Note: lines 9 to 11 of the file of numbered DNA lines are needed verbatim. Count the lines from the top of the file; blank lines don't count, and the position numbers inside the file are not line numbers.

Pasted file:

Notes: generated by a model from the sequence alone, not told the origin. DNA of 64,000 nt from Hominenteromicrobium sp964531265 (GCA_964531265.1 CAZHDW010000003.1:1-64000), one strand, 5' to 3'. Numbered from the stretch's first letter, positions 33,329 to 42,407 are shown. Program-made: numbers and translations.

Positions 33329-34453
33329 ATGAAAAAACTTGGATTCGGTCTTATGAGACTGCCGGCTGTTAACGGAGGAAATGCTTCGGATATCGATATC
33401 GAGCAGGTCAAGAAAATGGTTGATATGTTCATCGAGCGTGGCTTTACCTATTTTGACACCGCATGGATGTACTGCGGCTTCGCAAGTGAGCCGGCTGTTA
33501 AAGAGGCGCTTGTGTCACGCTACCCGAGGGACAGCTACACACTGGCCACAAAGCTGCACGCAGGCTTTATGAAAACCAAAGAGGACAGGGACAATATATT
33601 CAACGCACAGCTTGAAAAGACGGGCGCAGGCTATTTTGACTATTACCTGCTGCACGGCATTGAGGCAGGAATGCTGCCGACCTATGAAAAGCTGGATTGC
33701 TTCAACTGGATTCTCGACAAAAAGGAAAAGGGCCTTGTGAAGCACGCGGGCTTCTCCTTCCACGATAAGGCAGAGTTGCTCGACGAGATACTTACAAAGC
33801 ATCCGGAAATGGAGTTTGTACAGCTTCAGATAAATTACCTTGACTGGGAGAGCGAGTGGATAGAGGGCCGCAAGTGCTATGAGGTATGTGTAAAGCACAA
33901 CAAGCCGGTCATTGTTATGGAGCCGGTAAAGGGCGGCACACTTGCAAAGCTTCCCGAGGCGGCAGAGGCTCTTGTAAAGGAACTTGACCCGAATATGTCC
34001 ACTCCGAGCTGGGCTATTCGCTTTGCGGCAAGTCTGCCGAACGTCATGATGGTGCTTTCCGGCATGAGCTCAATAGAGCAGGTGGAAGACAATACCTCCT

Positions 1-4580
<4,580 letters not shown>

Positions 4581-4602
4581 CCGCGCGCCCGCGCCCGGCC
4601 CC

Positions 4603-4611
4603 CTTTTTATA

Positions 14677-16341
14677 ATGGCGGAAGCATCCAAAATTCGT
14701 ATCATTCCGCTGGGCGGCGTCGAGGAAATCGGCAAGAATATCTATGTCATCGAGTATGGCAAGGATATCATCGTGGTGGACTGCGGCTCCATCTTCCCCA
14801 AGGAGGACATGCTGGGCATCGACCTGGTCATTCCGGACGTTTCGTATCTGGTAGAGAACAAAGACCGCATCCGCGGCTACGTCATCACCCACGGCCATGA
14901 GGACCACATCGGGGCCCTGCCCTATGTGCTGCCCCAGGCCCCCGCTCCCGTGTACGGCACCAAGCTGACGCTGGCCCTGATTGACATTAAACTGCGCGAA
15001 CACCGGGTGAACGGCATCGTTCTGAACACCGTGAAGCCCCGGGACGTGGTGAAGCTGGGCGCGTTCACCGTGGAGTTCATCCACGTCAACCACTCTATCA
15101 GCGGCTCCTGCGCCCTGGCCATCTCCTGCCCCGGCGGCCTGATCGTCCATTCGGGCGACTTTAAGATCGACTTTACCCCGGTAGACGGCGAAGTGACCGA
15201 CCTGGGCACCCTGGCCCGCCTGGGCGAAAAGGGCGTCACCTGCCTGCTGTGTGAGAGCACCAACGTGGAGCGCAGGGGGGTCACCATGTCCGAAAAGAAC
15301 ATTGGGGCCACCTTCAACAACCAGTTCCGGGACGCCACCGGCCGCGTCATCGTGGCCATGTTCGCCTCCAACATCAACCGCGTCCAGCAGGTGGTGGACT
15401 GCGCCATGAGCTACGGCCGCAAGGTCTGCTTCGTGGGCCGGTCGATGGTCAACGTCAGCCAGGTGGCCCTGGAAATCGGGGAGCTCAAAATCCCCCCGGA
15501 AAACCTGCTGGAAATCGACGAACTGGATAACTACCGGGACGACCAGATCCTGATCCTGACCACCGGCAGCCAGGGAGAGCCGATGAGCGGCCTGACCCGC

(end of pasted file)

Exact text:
33901 CAAGCCGGTCATTGTTATGGAGCCGGTAAAGGGCGGCACACTTGCAAAGCTTCCCGAGGCGGCAGAGGCTCTTGTAAAGGAACTTGACCCGAATATGTCC
34001 ACTCCGAGCTGGGCTATTCGCTTTGCGGCAAGTCTGCCGAACGTCATGATGGTGCTTTCCGGCATGAGCTCAATAGAGCAGGTGGAAGACAATACCTCCT

Positions 1-4580